Business World

Wednesday 17 July 2019

Porsche warns customers they might have to pay extra for their new cars after Brexit

Porsche Taycan
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German sports car firm Porsche is warning new customers they might have to pay extra for their new cars after Brexit.

Buyers placing orders are being asked to sign a clause in their contracts saying they would be prepared to cover the cost of a potential 10pc tariff.

In a statement, the Stuttgart-based car maker said: "As one potential outcome of the Brexit negotiations, there is a possibility that a duty of up to 10pc may be applied to cars imported into the UK by us after March 29.

"In light of this, we have chosen to inform customers whose cars are likely to arrive after Brexit occurs to warn them that they may be affected by this tariff - allowing them to be fully informed at the point of sale and, if they wish, to adjust their order accordingly.

"This is a precautionary step in the interests of allowing our customers to plan ahead, should this situation arise.

"Customers who have placed deposits on or before January 17 this year will not be affected by this change."

A 10pc price increase would see an entry-level example of the Porsche 911 rise to £102,421 from £93,110.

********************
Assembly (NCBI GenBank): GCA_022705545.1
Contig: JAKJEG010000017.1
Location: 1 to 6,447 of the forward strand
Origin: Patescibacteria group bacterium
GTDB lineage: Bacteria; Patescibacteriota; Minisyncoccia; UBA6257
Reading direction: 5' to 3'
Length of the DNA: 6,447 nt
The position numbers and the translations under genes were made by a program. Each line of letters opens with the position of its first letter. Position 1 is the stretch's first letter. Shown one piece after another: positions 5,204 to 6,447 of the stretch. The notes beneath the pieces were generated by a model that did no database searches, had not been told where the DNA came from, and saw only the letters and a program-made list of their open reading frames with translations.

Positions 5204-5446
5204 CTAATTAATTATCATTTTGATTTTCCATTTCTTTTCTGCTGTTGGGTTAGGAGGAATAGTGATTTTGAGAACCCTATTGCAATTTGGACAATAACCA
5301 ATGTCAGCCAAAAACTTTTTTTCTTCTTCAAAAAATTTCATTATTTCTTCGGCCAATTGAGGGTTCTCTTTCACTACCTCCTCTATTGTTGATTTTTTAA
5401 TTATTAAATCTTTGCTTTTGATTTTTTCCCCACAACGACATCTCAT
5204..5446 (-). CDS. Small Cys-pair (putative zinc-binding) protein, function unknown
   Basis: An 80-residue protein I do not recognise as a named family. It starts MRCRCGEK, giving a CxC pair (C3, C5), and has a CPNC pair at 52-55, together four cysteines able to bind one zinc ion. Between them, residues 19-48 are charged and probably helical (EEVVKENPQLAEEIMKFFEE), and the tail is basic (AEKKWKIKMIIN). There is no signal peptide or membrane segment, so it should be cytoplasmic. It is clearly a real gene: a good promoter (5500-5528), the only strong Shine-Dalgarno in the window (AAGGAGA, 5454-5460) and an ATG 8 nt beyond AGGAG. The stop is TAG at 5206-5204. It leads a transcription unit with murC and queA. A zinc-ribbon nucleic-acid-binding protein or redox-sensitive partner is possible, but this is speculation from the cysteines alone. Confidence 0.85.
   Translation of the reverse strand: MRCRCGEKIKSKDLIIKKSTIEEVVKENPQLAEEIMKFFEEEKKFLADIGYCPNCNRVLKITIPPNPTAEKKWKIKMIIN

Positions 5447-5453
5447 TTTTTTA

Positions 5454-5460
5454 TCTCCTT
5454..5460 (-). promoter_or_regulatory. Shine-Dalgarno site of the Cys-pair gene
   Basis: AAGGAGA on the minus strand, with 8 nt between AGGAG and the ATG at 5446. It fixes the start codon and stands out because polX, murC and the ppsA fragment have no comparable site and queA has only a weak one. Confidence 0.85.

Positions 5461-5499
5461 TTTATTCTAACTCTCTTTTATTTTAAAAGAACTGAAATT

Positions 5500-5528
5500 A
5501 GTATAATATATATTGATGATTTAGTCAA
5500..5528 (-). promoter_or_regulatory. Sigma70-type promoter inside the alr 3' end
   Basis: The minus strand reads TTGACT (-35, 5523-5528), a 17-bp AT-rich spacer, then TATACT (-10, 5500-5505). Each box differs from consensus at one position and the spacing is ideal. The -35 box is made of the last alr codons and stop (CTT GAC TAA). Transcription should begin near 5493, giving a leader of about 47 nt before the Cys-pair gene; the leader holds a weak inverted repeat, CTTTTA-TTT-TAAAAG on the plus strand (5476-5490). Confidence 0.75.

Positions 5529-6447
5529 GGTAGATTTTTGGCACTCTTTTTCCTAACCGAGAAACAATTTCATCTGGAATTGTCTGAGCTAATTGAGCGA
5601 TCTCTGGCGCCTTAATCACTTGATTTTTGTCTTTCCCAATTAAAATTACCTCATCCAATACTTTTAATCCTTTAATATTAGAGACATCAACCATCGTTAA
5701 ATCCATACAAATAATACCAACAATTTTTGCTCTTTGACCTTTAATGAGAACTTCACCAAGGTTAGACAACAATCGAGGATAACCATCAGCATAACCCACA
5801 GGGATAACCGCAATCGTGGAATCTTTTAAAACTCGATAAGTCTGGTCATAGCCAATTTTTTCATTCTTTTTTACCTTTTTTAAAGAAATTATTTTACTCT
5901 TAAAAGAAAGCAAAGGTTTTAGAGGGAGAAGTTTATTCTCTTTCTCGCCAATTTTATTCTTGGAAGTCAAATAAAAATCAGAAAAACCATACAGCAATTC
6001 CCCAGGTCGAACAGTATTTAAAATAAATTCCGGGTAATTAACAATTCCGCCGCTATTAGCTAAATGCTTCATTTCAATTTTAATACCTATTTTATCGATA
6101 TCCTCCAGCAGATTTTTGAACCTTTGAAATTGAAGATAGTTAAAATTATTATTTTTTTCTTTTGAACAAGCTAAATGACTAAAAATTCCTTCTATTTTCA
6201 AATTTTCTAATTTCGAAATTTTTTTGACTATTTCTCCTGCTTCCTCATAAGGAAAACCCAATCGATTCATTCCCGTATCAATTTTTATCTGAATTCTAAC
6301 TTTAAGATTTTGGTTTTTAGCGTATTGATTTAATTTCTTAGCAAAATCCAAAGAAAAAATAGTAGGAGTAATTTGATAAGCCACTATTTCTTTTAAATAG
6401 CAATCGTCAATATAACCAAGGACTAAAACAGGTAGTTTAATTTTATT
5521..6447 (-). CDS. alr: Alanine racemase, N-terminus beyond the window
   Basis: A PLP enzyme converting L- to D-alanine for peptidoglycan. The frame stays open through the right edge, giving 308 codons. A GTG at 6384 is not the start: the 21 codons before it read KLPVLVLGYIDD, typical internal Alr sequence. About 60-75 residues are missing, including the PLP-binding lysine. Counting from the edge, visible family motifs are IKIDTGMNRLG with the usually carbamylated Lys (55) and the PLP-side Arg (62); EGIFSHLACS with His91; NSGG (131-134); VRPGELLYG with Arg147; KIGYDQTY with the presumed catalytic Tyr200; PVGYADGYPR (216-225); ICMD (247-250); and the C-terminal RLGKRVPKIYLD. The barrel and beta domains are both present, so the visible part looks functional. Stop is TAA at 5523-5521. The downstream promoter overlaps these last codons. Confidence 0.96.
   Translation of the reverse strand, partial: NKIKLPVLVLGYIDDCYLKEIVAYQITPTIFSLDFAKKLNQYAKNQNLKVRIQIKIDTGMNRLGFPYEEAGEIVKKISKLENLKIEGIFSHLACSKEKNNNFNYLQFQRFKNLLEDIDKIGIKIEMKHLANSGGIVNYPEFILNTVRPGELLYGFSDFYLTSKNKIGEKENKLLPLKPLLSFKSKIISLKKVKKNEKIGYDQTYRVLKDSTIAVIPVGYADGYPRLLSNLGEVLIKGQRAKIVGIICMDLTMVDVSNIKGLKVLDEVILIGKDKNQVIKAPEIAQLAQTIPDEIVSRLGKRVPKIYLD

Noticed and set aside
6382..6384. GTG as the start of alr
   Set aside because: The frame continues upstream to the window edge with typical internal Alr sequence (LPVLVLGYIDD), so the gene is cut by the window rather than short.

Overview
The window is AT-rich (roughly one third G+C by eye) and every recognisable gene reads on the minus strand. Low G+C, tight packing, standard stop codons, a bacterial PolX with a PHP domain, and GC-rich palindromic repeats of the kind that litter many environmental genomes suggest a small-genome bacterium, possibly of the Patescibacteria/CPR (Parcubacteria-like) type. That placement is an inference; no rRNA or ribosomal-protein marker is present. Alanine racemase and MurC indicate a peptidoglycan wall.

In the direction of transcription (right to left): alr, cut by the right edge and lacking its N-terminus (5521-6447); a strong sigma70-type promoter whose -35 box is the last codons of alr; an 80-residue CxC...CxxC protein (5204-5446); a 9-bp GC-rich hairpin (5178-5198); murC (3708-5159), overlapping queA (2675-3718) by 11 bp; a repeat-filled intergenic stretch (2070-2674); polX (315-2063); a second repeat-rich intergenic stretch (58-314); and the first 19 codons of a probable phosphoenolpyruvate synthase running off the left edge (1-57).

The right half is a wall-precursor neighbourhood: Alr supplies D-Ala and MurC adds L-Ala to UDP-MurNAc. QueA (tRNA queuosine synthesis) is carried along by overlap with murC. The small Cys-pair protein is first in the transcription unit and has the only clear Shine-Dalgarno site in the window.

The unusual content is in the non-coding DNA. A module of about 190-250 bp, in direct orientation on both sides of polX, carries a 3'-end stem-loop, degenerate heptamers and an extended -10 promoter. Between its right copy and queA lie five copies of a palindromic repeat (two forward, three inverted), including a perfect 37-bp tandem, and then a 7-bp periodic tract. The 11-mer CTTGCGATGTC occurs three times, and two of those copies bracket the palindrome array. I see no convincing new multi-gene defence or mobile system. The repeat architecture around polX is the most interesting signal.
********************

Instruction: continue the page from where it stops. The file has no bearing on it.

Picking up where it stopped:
Porsche is part of the Volkswagen group, which also includes Seat and Audi. The company did not respond when asked if it is making similar preparations for the other car brands.

The Society of Motor Manufacturers and Traders would not be drawn on the issue, saying it did not comment on the actions of individual manufacturers.

AA president Edmund King said: "Import tariffs alone could push up the list price of cars imported to the UK from the continent by an average of £1,500 if brands and their retail networks were unable to absorb these additional costs."

Brexit supporters have dismissed fears over tariffs on imported cars, arguing that powerful German manufacturers would oppose such an obstacle to one of their biggest markets.

But a string of bosses at British car makers have expressed fears about the risk of tariffs, which they say could disrupt production and exports.

PA Media

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